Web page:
PLANS to make ending a marriage possible in as little as six months with new ‘no-fault’ divorce legislation have been criticised during their progress through the House of Lords.
Some of the dissenting peers, led by the philanthropist Lord Farmer, have also relayed their criticisms to the Telegraph and questioned the consistency of the Government’s stance: ‘(It) was elected on a mandate to strengthen families, not to weaken them. The Conservative manifesto stated that “a strong society needs strong families”.’
The Divorce, Dissolution and Separation Bill is being ‘stealthily reintroduced under the guise of minimising the impact of divorce’, the protesting peers rightly point out. At present, anyone seeking a divorce must prove their marriage has irretrievably broken down through either adultery, unreasonable behaviour, desertion or separation for two years with their spouse’s consent, or five years without. But the Government’s plan is to change this to allow one party to divorce the other within six months without giving a reason and without the spouse’s agreement. It makes a mockery of marriage.
implausibly it’s now being claimed that there will be another loser in this most recent attack on the family. ‘Lawyers will lose, not gain, employment from the removal of fault in divorce proceedings,’ Chris Barton, a professor of family law, would have us believe, explaining their ‘overwhelming enthusiasm for the proposed change’ in a bid for the moral high ground.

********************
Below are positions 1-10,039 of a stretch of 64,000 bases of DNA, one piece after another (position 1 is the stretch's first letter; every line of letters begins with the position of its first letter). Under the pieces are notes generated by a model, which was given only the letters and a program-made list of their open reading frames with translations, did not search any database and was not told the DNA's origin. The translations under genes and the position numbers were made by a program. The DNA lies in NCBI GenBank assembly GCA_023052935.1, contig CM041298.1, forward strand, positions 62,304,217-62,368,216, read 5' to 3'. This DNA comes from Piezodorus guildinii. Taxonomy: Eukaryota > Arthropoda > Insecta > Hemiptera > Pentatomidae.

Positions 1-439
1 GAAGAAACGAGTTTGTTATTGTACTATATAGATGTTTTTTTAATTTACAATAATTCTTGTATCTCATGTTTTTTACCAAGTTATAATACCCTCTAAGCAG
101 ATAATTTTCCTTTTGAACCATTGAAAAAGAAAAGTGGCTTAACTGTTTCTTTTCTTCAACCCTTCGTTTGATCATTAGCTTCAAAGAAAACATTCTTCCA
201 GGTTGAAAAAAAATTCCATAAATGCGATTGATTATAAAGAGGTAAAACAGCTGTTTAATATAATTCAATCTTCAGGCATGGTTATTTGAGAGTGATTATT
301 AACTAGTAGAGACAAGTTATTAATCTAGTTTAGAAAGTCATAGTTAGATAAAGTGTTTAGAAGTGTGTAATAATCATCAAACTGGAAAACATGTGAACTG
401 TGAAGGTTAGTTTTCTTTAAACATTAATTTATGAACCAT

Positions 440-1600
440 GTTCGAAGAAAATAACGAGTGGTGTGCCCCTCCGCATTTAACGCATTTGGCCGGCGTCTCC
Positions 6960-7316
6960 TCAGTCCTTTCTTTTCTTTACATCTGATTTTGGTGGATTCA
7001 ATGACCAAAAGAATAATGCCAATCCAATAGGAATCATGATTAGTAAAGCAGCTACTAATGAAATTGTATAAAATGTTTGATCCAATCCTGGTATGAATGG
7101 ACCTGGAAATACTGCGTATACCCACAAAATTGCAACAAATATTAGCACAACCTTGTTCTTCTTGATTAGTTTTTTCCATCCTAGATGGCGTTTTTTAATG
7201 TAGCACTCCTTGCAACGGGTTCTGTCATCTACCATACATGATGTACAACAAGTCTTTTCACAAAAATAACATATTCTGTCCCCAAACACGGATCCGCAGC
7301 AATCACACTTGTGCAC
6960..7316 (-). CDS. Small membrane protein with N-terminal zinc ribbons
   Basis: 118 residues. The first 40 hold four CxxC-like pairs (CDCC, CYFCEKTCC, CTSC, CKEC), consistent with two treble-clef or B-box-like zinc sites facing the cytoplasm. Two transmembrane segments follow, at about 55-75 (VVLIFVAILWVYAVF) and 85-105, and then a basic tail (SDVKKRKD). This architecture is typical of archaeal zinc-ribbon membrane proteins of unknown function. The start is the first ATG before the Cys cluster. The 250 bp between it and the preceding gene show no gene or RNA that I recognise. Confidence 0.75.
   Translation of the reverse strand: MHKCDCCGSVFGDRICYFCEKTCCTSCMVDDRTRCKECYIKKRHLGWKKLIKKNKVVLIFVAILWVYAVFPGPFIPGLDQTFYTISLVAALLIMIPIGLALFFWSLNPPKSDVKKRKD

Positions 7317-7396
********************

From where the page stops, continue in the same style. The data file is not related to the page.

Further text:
Lawyers he explains, see the damage caused by one party having to attack the other and the pretence that any ‘blame’ is wholly one-sided. (Letters, Telegraph, March 2, 2020).
It is hard not to be cynical. The new law will introduce a ‘wholly one-sided’ divorce as even David Hodson, a partner and co-founder of the International Family Law Group and long-time supporter of ‘no-fault divorce’, admits.
This Bill, he says, ‘puts all the cards into the hands of the petitioner’ and, as far as their partner is concerned, would lead to ‘probably the fastest divorce anywhere in the world’.
He goes on to point out that in seeking to remove the ‘unpleasantness’ of blame, the Government is offering another kind of ‘unpleasantness’, in that the petitioner will decide the time-frame in which their partner will be told about the divorce.
‘She or he may not know of the unhappiness of the other spouse,’ he says. ‘She or he may not know of the affair prompting the spouse to seek a divorce. She or he may have a genuine belief in the possibility of the marriage continuing with the benefit of marriage counselling.
‘She or he may want to delay the divorce for the sake of the children, including a key stage in their education. She or he may lose out badly in the financial consequences if the final decree precedes the final financial order. These aspects are all stacked against a respondent in a no-fault system. Yet they cannot delay or stop the no-fault divorce.’
This is why he concludes that there must be safeguards. However, the best ‘safeguard’ against such problems is to treat marriage as permanent, rather than as a temporary arrangement to be broken at the whim of either party without needing to give a reason.
How can couples having to pretend that all the ‘blame’ is on one side be an improvement; when one of them will be able to pretend that the marriage has broken down without the other even being able to contest the claim?
That kind of scenario is already the defining feature of the arrangement known as cohabitation. If that had produced happier families, a more stable society and well-grounded children (cohabitation has a five times higher rate of break up), marriage – designed to help couples stay together during difficult times – would never have been needed in the first place.